The determinants of crime have been an area of numerous studies over time. In spite of this volume of work, interest in the causes of crime continues to persist. This paper investigates the determinants of variations in crime rates in the United States using cross-sectional state-level data. It explores the role of government spending and socio-economic variables and compares these determinants for the three years 1990, 2000, and 2010 to determine whether there have been changes in the impact of these variables in these years. State level data is used for the statistical analysis. The result shows that the determinants of crime varied by both the category of crime and the period of study. In addition, government spending on welfare and education were not significant in 1990, but become more significant for the 2000 and 2010 samples.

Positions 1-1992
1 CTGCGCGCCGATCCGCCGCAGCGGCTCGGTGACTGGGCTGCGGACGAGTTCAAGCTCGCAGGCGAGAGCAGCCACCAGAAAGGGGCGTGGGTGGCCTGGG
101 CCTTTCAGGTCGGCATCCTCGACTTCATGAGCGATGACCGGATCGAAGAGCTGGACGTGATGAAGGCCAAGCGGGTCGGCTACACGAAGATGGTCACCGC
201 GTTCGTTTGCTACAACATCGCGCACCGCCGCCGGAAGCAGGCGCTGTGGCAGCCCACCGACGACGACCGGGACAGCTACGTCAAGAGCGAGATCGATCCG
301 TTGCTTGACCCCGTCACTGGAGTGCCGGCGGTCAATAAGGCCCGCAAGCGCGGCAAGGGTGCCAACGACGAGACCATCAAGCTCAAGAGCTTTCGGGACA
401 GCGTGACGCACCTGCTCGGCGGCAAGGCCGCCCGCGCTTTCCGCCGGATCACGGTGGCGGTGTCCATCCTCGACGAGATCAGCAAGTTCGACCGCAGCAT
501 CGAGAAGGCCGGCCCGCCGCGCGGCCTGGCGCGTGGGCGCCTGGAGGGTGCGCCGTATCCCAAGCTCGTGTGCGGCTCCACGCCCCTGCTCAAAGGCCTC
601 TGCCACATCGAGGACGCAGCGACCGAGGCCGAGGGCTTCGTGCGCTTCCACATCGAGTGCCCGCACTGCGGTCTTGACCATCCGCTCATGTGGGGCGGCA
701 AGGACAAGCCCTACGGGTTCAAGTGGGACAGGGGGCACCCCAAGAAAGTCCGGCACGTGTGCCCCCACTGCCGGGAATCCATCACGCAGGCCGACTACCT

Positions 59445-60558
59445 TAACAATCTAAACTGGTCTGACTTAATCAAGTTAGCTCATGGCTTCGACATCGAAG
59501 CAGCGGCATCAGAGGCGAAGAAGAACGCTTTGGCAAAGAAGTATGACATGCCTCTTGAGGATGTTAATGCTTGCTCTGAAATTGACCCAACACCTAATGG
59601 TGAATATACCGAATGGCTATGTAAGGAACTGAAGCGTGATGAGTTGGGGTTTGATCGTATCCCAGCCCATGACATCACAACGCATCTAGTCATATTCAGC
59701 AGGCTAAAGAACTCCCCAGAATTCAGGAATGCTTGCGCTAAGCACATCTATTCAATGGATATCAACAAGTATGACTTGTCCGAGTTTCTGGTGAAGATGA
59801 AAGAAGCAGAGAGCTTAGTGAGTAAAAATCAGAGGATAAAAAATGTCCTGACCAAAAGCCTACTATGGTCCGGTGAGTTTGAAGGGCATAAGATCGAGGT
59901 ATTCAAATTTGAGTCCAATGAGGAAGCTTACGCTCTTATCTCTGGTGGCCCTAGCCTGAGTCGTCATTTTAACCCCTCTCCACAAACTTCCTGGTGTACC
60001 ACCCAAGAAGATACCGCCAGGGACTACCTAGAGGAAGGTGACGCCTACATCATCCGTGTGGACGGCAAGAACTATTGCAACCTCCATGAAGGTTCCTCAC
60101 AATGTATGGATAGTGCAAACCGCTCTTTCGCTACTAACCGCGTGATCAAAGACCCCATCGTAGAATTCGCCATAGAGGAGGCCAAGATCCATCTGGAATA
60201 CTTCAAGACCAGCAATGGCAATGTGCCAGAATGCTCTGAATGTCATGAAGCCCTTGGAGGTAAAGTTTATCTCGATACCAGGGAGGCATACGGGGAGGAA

Key words: crime rate, determinants of crime, government spending.
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